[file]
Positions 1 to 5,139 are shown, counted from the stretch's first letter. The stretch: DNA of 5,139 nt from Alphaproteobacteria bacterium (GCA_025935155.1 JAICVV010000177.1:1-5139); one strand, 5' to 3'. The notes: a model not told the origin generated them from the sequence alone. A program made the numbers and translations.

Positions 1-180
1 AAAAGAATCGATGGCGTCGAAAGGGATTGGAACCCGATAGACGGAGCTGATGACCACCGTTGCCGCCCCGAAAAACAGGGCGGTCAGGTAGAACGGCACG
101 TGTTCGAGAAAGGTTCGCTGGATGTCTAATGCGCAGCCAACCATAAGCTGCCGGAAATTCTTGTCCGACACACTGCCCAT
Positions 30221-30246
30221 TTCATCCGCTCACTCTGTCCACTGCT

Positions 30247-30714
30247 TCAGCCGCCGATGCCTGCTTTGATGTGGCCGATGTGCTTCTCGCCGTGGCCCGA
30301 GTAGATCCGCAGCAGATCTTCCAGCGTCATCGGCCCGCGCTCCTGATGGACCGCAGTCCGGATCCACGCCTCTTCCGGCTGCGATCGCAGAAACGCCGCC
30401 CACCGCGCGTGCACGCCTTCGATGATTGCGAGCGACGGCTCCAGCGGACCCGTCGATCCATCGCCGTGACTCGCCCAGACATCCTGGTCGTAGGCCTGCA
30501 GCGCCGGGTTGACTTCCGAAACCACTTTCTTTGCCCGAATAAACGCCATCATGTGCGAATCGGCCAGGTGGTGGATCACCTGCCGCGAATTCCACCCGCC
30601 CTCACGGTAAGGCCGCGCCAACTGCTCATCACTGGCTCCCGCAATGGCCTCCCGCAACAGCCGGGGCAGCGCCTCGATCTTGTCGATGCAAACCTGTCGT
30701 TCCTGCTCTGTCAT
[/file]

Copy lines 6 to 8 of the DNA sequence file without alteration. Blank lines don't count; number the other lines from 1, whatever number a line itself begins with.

30221 TTCATCCGCTCACTCTGTCCACTGCT

Positions 30247-30714
30247 TCAGCCGCCGATGCCTGCTTTGATGTGGCCGATGTGCTTCTCGCCGTGGCCCGA